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Oil ends modestly higher after recent rally in lead-up to expected Saudi-Russia output cut

By Mayra P. Saefong / MarketWatch

Petroleumworld 12 04 2018

Oil futures ended Tuesday with a modest gain after a strong start to the week ahead of an OPEC meeting that is expected to result in a production cut.

That expectation was strengthened after Russian President Vladimir Putin said over the weekend that he and Saudi Crown Prince Mohammed bin Salman agreed to extend reductions while meeting on the sidelines of the G-20 summit. They formally meet later this week, with oil prices down some 30% from the four-year high struck in early October.

The CME's OPEC Watch Tool on Tuesday afternoon, however, pegged the probability of a “small production cut” at the Dec. 6 meeting at 59.2%—down from the 65.4% on Tuesday morning. The chance of little or no change to output was at 40.8%.

Read: Here's what's at stake in the oil market when OPEC and Russia meet

West Texas Intermediate crude for January delivery CLF9, -1.01%  rose 30 cents, or 0.6%, to settle at $53.25 a barrel, pulling back from a high of $54.55. It surged 4% Monday on the New York Mercantile Exchange. The contract tumbled 22% in November, the biggest monthly fall since October 2008.

Global benchmark February Brent crude LCOG9, -0.62%  tacked on 39 cents, or 0.6%, to $62.08 a barrel after a nearly 4% advance a day earlier. January Brent, which expired on Friday, also marked a 22% decline for November, and the biggest monthly percentage drop in 10 years.

Russia's Putin made the announcement to extend output cuts in a news conference late Saturday, after a meeting with the Saudi prince, though he said there was no final decision on the amount. The comments came ahead of the Thursday-Friday OPEC meeting in Vienna.

Plans for a broad output curb isn't a done deal, analysts caution. “There has been some confusion about who is supporting the cut and the amount of possible reductions, with reports even this morning that the decision could be delayed if Russia doesn't agree to cut substantially,” said Craig Erlam, senior market analyst at Oanda. “Coming in a week in which Qatar has announced it end its 57-year association with OPEC , it does suggest that the cohesion that made the last cut so successful is weakening.”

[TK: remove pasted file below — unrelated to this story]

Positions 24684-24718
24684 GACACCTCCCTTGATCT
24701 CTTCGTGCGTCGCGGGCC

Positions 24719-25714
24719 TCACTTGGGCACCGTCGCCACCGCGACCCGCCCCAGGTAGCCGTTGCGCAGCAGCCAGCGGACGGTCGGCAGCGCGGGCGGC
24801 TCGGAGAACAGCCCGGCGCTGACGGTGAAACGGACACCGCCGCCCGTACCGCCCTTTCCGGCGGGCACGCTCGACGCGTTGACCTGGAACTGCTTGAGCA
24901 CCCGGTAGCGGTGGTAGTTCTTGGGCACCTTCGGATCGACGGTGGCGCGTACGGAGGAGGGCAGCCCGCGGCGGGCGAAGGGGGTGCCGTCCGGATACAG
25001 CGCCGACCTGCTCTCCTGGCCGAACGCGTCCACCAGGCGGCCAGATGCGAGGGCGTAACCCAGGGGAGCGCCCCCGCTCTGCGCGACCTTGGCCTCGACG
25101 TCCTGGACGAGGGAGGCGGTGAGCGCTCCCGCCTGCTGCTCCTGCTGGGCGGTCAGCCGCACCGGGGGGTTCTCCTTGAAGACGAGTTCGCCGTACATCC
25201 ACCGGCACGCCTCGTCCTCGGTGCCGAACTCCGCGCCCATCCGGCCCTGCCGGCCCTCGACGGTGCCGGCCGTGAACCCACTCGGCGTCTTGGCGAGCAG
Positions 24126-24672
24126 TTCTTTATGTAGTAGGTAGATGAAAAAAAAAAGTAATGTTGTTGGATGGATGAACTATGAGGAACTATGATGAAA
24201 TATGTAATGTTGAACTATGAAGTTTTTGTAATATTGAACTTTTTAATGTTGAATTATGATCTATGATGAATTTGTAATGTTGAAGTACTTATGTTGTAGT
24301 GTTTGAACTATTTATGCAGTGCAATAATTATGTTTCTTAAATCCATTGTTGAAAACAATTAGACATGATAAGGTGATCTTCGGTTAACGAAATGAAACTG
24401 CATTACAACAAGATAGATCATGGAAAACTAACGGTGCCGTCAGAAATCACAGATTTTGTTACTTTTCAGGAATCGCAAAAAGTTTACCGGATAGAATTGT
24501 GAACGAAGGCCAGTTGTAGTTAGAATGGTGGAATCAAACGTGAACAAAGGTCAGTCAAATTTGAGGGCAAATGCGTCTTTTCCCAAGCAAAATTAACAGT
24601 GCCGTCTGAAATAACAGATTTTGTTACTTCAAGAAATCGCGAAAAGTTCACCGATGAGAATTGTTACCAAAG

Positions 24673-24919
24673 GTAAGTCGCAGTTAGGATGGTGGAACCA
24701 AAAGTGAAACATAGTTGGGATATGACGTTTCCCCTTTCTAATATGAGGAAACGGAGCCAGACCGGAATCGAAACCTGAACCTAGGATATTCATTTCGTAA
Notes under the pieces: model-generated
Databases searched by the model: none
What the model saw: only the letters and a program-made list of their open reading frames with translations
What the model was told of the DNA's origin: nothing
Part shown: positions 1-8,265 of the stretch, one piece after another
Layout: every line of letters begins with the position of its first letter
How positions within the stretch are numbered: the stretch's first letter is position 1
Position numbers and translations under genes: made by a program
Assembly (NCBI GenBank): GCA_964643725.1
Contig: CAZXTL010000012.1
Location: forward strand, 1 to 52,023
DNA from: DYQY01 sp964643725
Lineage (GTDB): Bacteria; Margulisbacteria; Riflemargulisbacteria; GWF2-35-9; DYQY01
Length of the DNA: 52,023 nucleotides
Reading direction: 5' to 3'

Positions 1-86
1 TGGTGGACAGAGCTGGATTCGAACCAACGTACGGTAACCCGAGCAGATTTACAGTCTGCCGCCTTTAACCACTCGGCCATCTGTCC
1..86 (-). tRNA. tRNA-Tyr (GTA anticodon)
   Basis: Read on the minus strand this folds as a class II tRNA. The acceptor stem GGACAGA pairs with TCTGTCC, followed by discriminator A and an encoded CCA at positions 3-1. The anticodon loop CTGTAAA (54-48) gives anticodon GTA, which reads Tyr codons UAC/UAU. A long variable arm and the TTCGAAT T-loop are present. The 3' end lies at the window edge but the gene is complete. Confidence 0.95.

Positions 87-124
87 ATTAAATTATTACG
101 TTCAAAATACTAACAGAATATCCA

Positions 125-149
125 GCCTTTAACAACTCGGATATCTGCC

Read: Qatar's OPEC exit raises the possibility of the oil cartel's demise, experts say

Qatar is going to focus on natural-gas production. On Nymex, January natural gas NGF19, +1.01%  rallied by 2.7% to $4.457 per million British thermal units after a nearly 6% drop in Monday trading.

Read Opinion: The lights could go out this winter if we close all the coal and nuclear power plants

Meanwhile, another big boost for crude this week came after Sunday's unprecedented announcement by Alberta Premier Rachel Notley, who said she has ordered oil companies in the Canadian province to cut production by nearly 9% next year . Canada is the fourth-largest oil producer in the world.

What's more, a bilateral agreement between the U.S. and China to launch trade negotiations triggered a rally across a broad swath of assets on Monday, including oil, which is viewed as a so-called risk asset.

However, risk appetite appeared to cool Tuesday . as investors re-examined the details of an agreement by the U.S. to postpone plans to lift tariffs on $200 billion in Chinese goods, while Beijing agreed to buy more U.S. goods. If talks fail, Washington will proceed with tariff increases to 25% from the current 10%.

As for other energy trading, January gasoline RBF9, -1.10% tacked on 0.8% to $1.443 a gallon, while January heating oil HOF9, -0.56% rose 0.7% to $1.901 a gallon.

Among upcoming reports this week, the Energy Information Administration will release its figures on U.S. natural-gas supplies in storage Friday, a day later than usual because of Wednesday's national day of mourning following the passing of former President George H.W. Bush.

The American Petroleum Institute releases its weekly statistical bulletin at 4:30 p.m. Eastern Time late Tuesday as usual. However, weekly data from the EIA on U.S. petroleum supplies will be delayed by a day to Thursday at 11 a.m. Eastern.

Analysts polled by S&P Global Platts expect the EIA to show a fall in crude stocks of 2.39 million barrels for the week ended Nov. 30, following 10 consecutive weeks of reported increases.

CME Group CME, +0.05% said Sunday that U.S.-based equity and interest rate futures and options products will be closed Wednesday in observance. All other markets on CME Globex, which would include energy and metals futures, will remain open for regular trading Wednesday.


Story by Mayra P. Saefong from MarketWatch.

12 04 2018 20:20 GMT

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